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Double barrelled percussion pistol

Date: 1867
Overall: 38 x 65 x 410 mm, 1.85 kg
Medium: Metal, wood
Credit Line: ANMM Collection
Object Name: Pistol
Object No: 00033858
Place Manufactured:Birmingham

User Terms

    This double barrelled percussion pistol was produced by the Birmingham firm Kynock & Co in 1867. It is believed to have belonged to Walter Underwood, Bandmaster on the HMVS CERBERUS, a colonial ironclad vessel. Underwood travelled to China in 1900 in response to the Boxer Uprising. The letters 'W U C E F' are engraved on the pistol's stock. These letters may stand for 'Walter Underwood, China Expeditionary Force'.
    SignificanceThis pistol is associated with the Boxer Uprising, and represents Australia's colonial defence force and the nation's long interactions with Asia.
    HistoryLittle information is available about Kynock & Co, but it is known that the firm operated a plant in Warwickshire in the 1860s which produced percussion sporting guns. This pistol probably originated from a different plant, as its frame is clearly marked 'Birmingham.'

    Born in 1864, Walter Underwood was bandmaster on the CERBERUS, a breastwork monitor launched in 1868 as part of the Victorian Colonial Navy. She was transferred to the Commonwealth naval forces (later the RAN) in 1901, before being scuttled in 1926 at Half-Moon Bay, Victoria.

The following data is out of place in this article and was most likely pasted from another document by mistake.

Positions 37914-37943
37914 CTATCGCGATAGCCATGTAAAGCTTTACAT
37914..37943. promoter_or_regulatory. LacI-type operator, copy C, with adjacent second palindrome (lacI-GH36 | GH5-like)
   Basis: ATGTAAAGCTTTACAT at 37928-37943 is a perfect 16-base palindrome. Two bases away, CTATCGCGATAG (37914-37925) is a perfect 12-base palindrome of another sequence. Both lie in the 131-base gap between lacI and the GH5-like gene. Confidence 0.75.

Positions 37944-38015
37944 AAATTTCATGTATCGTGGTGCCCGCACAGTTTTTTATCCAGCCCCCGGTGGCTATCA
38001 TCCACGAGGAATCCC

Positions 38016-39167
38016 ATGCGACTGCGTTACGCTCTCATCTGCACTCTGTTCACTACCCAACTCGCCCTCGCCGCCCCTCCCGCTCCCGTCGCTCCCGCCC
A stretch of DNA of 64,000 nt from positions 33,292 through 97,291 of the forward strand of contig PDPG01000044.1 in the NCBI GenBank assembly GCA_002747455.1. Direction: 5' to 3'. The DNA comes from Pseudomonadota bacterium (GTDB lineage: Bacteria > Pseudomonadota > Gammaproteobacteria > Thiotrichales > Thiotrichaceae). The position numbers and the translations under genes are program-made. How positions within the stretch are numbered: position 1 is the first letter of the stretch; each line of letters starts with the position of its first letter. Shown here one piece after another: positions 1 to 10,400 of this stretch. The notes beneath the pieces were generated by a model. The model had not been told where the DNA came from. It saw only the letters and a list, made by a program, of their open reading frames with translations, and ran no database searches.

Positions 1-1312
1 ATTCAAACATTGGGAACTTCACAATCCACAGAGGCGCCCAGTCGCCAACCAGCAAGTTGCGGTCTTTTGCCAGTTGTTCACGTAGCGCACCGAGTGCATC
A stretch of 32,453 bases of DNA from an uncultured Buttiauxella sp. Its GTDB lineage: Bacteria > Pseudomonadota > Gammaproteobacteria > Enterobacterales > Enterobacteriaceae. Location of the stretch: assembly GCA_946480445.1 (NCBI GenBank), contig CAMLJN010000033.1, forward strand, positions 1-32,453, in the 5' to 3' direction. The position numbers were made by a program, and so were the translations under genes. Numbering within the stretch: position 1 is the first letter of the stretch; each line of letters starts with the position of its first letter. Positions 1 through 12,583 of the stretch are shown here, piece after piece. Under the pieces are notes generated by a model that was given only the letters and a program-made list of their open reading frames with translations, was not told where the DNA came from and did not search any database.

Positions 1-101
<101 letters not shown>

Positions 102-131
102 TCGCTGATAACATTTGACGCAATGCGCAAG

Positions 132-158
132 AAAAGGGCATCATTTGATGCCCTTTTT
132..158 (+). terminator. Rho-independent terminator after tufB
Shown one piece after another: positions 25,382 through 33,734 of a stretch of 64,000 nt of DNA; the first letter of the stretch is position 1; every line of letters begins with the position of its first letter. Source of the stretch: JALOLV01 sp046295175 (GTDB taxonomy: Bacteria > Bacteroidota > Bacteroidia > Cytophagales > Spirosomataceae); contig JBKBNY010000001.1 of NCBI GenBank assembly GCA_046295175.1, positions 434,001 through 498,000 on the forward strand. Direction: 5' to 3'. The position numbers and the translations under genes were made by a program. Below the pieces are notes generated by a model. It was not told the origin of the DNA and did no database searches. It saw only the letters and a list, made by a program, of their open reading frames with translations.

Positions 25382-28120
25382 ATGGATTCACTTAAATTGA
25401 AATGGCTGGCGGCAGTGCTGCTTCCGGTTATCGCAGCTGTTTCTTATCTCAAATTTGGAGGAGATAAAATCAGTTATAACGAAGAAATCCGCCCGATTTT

Underwood is known to have traveled with the Victorian contingent to the Boxer Uprising in 1900. Often called the Boxer Rebellion, it began when a Chinese sect known as the Society of Righteous and Harmonious Fists started agitating against Western Colonial influences in the late nineteenth century. In 1900, the Society, having gained popular support in northern China, attacked Western outposts in Beijing and Tianjin. In response, European and Japanese forces combined to form the Eight Nation Alliance. They brought 20,000 troops to China and suppressed the uprising in September 1901.

    The Victorian Contingent consisted of men from the permanent Victorian naval Forces and the Port Melbourne and Williamstown companies of the volunteer Victorian Naval Brigade. They departed Melbourne on the troopship SS SALAMIS in July 1900, calling en route to Sydney. The Victorians landed at Taku in September 1900, having missed the bulk of the fighting. They were moved to Tietsin where they undertook garrison duty acting as policemen and firemen. They returned to Sydney on the SS CHINGTU in March 1901, remaining in quarantine in Sydney until May, 1901, before returning by train to Melbourne.

    The pistol is also marked 'W U C E F 1901' and was souvenired during the Boxer Uprising by Walter Underwood of the Williamstown Naval Brigade. Souveniring was a fairly common practice amongst members of returning naval contingents, and the museum holds several objects believed to have been souvenired during the Boxer Uprising.
    Additional Titles

    Web title: Double barrelled percussion pistol


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